From: Andrew Wang [mailto:Andrew.Wang@FENB-US.com]
Sent: Wednesday, November 12, 2008 6:56 PM
Cc: Cynthia Tseng; Robert Sweeney; Rick Copeland; Fred Tsai; Eileen Lyon
Subject: FDIC RIN 3064-AD37
November 12, 2008
Robert E. Feldman, Secretary
Federal Deposit Insurance Corporation
550 17th Street, N.W.
Washington, DC 20429
Re: RIN # 3064-AD37
Dear Mr. Feldman:
The following comment letter is submitted on behalf of Far East National
Bank, a national banking association headquartered in Los Angeles,
First, we support the Temporary Liquidity Guarantee Program (TLGP) to
enhance the liquidity of financial institutions and address the concerns of
depositors. However, we recommend several clarifications and modifications
to the interim rule issued on October 23, 2008 (Interim Rule), as set forth
Debt Guarantee Program:
1. The Interim Rule should clarify that deposits and borrowings in overseas
branches of US Banks are not included as “senior unsecured debt” under the
Section 370.2(e)(1) defines “senior unsecured debt” to include “bank
deposits in an international banking facility (IBF) of an insured depository
institution.” However, the definition does not specifically indicate whether
or not overseas branches of US banks are intended to be included in the
program. We don’t believe overseas branches of US Banks are intended to be
covered under the program, since the domestic (overseas) deposits of such
branches are not FDIC insured. The FDIC’s intention should be clarified in
As a result of the Federal Reserve’s effort to inject liquidity into global
markets, the LIBOR rate has dropped significantly, demonstrating that banks
with excess liquidity are more willing to lend to other financial
institutions. If the FDIC surcharge is imposed on domestic deposits of
overseas branches of US banks, US banks will be at a competitive
disadvantage with foreign banks borrowing US dollars from foreign
institutions, which will not be subject to the 75 basis point surcharge.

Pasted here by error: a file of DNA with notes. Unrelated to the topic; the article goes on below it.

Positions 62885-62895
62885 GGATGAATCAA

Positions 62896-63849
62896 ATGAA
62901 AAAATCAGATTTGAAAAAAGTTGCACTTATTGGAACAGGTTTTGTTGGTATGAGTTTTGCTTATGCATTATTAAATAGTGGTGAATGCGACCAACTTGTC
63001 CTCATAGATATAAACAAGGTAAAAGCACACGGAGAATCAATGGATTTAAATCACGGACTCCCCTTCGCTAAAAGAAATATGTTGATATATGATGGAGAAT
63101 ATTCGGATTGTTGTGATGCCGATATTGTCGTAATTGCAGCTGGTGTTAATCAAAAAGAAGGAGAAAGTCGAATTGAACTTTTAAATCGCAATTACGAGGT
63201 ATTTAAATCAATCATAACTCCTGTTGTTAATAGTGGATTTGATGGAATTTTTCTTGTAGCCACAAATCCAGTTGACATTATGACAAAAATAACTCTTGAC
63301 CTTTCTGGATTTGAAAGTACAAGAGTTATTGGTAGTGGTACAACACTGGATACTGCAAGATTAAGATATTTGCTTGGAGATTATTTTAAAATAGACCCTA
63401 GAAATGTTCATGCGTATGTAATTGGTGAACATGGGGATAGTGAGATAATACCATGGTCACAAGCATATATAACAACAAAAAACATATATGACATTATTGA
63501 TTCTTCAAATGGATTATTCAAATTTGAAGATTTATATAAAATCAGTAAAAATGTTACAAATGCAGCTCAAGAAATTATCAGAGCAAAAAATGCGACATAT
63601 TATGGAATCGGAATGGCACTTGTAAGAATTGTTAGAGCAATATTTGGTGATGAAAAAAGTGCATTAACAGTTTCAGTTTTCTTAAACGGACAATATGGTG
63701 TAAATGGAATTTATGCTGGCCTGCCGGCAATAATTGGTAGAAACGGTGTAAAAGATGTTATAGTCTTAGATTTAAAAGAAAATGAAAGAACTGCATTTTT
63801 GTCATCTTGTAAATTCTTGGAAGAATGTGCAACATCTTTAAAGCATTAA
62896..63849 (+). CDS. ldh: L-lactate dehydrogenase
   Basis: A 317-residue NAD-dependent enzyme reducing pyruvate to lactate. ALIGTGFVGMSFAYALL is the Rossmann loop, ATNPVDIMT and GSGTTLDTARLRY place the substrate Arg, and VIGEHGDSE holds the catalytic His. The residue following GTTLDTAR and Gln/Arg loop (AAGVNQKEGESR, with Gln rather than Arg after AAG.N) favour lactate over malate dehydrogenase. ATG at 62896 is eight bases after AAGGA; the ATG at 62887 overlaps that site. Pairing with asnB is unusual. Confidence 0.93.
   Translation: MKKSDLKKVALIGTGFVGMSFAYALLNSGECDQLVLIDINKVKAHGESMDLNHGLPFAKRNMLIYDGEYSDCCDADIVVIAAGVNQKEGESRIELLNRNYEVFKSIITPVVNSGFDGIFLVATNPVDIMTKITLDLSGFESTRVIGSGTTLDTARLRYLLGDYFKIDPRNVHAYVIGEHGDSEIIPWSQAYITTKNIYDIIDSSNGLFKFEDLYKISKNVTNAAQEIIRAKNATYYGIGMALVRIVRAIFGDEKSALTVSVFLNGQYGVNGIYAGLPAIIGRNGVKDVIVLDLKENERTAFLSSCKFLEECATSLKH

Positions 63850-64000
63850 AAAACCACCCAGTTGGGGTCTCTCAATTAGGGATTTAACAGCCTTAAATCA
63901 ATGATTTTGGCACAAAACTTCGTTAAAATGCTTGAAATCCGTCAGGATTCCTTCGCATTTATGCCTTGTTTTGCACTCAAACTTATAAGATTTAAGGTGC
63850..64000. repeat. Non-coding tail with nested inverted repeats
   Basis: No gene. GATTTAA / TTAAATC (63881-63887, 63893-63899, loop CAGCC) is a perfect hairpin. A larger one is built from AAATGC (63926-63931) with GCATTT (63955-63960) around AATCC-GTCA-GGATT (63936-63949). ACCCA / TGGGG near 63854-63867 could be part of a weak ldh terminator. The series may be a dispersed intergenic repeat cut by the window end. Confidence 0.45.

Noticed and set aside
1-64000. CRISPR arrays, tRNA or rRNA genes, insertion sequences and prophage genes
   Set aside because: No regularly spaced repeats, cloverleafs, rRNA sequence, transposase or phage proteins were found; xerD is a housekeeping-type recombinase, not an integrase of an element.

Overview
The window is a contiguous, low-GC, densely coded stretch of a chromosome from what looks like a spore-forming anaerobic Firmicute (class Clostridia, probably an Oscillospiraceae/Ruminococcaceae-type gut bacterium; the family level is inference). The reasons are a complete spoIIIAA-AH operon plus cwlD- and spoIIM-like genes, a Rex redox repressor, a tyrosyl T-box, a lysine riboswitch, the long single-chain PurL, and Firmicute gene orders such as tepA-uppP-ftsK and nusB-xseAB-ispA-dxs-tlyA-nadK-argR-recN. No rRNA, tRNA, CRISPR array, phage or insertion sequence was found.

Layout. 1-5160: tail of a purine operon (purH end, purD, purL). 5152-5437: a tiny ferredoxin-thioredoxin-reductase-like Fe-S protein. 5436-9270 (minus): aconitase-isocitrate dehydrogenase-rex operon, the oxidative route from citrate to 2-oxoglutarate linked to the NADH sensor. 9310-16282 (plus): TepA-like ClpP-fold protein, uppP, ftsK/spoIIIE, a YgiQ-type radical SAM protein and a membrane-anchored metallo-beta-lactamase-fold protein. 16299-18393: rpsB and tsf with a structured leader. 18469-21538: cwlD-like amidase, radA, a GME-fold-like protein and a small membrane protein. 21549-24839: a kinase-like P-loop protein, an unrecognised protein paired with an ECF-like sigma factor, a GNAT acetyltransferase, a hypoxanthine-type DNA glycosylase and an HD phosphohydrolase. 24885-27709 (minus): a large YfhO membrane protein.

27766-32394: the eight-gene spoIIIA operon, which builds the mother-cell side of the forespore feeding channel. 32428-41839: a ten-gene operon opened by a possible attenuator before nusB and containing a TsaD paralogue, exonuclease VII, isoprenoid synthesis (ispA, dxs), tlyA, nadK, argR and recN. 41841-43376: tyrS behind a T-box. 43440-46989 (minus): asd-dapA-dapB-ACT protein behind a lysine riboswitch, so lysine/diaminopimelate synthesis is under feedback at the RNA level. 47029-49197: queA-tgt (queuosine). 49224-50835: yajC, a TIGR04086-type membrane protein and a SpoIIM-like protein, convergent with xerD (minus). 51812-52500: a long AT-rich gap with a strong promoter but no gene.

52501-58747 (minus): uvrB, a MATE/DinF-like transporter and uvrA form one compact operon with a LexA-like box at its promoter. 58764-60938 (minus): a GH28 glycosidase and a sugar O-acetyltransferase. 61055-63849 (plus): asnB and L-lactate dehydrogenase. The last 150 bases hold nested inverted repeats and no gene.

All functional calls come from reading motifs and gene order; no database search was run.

2. The borrowing limitation under Interim Rule should be modified to use an
average of Overnight Fed Fund Purchases with Correspondent Banks.
The borrowing limitation under the Debt Guarantee Program is determined by
calculating an institution’s outstanding senior unsecured debt as of a
single day, September 30, 2008. While this may be convenient for purposes of
calculating the amount since it is shown in banks’ call reports, it
misrepresents the amount of overnight Fed Fund activities for community
banks. We suggest that the FDIC base the borrowing limitation on the average
amount of senior unsecured debt for the quarter ending September 30, 2008.
3. The fees charged for overnight Federal Funds should be lower than 75
basis points and should be charged only after a bank exceeds the baseline
amount, determined with respect to an average borrowing base.
As drafted, the Interim Rule does not recognize the important function that
overnight Fed Fund activities play to facilitate the Federal Reserve’s
monetary policy and acknowledge the correspondent relationships that well
managed banks have built through time and trust.
The Federal Funds market is the medium through which excess reserves are
able to flow. Federal Funds accounts are analogous to interest bearing
transaction accounts for banks which utilize them to manage daily liquidity.
The Federal Reserve pays interest on excess funds deposited at the Federal
Reserve. Banks also may lend their excess Federal Funds through their
correspondent banking relationships. Strong community banks can access this
liquidity source without the need of an FDIC guarantee and at rates far
lower than other borrowings.
Financially sound banks which might otherwise opt out of the guarantee
program due to the high cost of the FDIC assessments may be unwilling to do
so because of the potential stigma associated with doing so, and thereby
penalizing stronger, well-managed banks.
By subjecting Federal Funds purchase activities to a 75 basis point fee
assessment and paying interest on excess reserves, it is foreseeable that